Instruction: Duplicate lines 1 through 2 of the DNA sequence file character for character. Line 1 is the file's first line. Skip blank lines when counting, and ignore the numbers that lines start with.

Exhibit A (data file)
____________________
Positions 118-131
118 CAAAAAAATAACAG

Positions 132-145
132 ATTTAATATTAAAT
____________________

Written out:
Positions 118-131
118 CAAAAAAATAACAG